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Free training: Become an advocate for elders!

Learn to advocate for residents of local long-term care facilities

Want to volunteer to make a difference in your community? The next Long-Term Care Ombudsman training is your chance! Volunteers in Greenfield, Shelburne Falls, Athol, and Turners Falls are especially needed.

Attend the next free volunteer training for the Long-Term Care Ombudsman program on October 3 and 4, 2018, from 9:30 a.m. to 4:30 p.m., and October 5, from 9:30 a.m. to 3:30 p.m., with breaks for lunch, in Holyoke, Mass.

With questions or to apply, call Trevor Boeding, the Long-Term Care Ombudsman program director at LifePath, at 413-773-5555 x2241 or 978-544-2259 x2241, or send him an email. Even if you can’t make it to this training, you can still reach out to be added to the list for a future session.

August 2018 LTCO Ombudsman volunteer training photo WEBRobert Amyot, a Long-Term Care Ombudsman volunteer with LifePath, recently received a Spotlight Award from Heather Bialecki-Canning, executive director of the North Quabbin Community Coalition. Robert was recognized for his work to improve the quality of life for those living in the North Quabbin.

What is it like to be a volunteer Ombudsman?

Robert Amyot has visited with and advocated for residents living at Quabbin Valley Healthcare as a volunteer Ombudsman with LifePath for over five years. “I’ve always seemed to relate well talking to people who are my age or older,” says Robert.

“The skills helpful to be an Ombudsman are good people skills, good listening skills, level-headedness, and comfort in helping to advocate for another's needs to be met,” says Trevor. “It is not necessary to have healthcare knowledge or experience. Training is provided to fill in the gaps.”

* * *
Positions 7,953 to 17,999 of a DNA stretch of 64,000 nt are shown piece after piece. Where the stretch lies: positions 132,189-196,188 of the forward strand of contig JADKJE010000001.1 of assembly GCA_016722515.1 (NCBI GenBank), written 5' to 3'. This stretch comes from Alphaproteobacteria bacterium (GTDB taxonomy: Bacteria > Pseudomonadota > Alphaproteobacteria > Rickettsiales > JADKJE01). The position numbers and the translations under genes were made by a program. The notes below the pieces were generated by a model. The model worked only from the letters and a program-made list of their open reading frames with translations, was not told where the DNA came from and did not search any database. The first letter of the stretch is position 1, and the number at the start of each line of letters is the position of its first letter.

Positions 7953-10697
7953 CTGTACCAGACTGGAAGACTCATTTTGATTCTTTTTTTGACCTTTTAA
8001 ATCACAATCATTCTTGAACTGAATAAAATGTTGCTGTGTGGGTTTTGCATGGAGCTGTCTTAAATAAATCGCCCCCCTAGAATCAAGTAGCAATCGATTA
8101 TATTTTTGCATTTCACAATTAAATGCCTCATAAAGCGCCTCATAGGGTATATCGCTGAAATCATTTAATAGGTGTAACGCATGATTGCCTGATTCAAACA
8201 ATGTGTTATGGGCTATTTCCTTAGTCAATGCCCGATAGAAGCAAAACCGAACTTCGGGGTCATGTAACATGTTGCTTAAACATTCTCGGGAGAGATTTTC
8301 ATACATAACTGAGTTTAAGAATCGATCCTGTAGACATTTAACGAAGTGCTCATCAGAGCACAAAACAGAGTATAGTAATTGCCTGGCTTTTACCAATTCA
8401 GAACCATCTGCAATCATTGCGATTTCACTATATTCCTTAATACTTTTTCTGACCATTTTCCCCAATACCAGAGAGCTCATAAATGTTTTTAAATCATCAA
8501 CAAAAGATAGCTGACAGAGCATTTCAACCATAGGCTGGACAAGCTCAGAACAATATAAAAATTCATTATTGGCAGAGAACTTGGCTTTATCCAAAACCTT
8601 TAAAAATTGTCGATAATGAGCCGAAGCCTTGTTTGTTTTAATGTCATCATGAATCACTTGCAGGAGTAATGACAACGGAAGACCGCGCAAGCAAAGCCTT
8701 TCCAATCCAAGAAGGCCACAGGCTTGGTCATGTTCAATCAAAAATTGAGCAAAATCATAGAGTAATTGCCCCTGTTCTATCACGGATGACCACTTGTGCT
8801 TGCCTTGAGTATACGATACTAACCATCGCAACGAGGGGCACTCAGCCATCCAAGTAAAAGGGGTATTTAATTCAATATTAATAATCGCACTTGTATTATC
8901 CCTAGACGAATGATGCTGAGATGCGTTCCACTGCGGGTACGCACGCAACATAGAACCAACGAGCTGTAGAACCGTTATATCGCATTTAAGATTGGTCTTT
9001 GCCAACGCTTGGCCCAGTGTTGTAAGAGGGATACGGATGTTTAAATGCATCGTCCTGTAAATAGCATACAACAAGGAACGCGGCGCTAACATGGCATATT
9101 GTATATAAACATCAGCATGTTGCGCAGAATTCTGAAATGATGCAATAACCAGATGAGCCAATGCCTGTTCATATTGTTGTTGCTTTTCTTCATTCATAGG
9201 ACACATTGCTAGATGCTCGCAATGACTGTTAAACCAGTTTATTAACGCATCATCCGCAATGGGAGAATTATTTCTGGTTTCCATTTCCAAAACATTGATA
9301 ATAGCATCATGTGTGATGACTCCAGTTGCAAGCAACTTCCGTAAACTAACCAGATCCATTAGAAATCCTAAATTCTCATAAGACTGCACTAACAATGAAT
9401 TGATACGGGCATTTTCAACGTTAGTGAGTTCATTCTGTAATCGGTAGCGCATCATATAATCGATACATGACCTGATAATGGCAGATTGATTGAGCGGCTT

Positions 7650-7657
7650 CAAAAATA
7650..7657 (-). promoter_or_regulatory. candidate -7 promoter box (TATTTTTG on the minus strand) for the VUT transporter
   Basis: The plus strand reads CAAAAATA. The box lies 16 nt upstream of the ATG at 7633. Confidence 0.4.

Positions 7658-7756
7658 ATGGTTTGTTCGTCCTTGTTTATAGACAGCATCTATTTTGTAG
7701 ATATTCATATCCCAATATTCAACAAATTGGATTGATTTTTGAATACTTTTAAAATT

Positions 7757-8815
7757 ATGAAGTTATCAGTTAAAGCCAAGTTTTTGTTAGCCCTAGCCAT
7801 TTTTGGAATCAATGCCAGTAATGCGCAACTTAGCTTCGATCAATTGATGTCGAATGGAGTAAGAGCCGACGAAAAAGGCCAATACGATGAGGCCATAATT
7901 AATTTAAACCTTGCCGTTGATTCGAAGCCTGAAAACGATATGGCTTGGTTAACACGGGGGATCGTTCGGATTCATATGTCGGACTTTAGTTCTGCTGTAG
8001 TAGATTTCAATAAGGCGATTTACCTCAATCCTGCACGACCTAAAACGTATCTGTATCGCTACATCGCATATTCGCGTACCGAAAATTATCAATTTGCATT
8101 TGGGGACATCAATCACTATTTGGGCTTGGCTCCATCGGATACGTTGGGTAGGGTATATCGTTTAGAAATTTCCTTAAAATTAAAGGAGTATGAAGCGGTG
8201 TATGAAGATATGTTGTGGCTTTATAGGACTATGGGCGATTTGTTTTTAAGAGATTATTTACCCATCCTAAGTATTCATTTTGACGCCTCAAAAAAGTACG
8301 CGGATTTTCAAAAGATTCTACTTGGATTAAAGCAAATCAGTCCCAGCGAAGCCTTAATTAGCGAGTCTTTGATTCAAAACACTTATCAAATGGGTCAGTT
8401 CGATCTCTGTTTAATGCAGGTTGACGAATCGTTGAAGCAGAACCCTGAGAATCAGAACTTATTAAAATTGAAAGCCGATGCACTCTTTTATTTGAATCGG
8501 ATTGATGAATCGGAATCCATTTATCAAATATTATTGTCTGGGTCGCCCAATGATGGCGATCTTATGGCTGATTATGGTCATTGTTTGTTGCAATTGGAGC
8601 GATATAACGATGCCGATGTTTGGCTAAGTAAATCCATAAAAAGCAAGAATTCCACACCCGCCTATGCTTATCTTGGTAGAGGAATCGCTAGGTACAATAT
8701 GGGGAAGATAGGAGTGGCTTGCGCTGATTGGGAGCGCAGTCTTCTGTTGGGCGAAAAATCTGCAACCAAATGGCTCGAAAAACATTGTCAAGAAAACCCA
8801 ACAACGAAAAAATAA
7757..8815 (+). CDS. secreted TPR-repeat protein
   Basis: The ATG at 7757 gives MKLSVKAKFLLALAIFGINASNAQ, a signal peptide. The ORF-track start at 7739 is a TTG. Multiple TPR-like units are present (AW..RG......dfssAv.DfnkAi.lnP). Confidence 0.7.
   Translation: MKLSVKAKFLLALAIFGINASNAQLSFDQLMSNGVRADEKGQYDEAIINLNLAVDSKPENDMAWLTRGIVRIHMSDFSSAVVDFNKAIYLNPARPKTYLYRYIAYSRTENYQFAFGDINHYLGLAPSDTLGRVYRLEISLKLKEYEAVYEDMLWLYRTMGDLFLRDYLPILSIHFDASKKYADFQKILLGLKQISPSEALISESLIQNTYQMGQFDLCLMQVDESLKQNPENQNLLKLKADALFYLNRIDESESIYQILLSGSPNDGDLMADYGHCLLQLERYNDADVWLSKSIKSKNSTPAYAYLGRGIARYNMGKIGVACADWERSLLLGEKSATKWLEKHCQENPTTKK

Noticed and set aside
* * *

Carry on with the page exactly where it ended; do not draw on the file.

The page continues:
This summer, Robert received an award for his work to improve the quality of life for those living in the North Quabbin region through LifePath’s Ombudsman program.

When he first started volunteering all those years ago, Robert found he was nervous. “Especially when you start out, you really need a lot of guidance.”

The structure of the ongoing training put his mind at ease. Robert and Trevor did introductory visits together. “I always keep his phone number handy,” says Robert. “I can call from my car if I need to have an answer right away.”

Regular meetings with other Ombudsman volunteers have also helped him along the way. “We can hear what a variety of other situations are occurring,” says Robert, which helps with similar situations that may arise in the future.

Such situations have included:

  • helping a resident get the the help they need to locate missing or lost clothing or other personal items
  • helping a resident to have their dietary needs met, i.e. vegetarian, creamers with coffee, etc.
  • ensuring residents have access to information about their choices and options, both at the facility and in the community
  • making sure their rights are respected
  • helping to improve quality of life for residents by advocating for activities

Thanks to the Ombudsman, “People are so much better off and happier,” says Robert. “It gives me a lot of satisfaction to be able to advocate for them.”

Interested volunteers must successfully complete the application process, which includes CORI, reference checks, and an interview with the program director, before attending the training. Volunteers are reimbursed for their mileage to and from the facility to which they are assigned.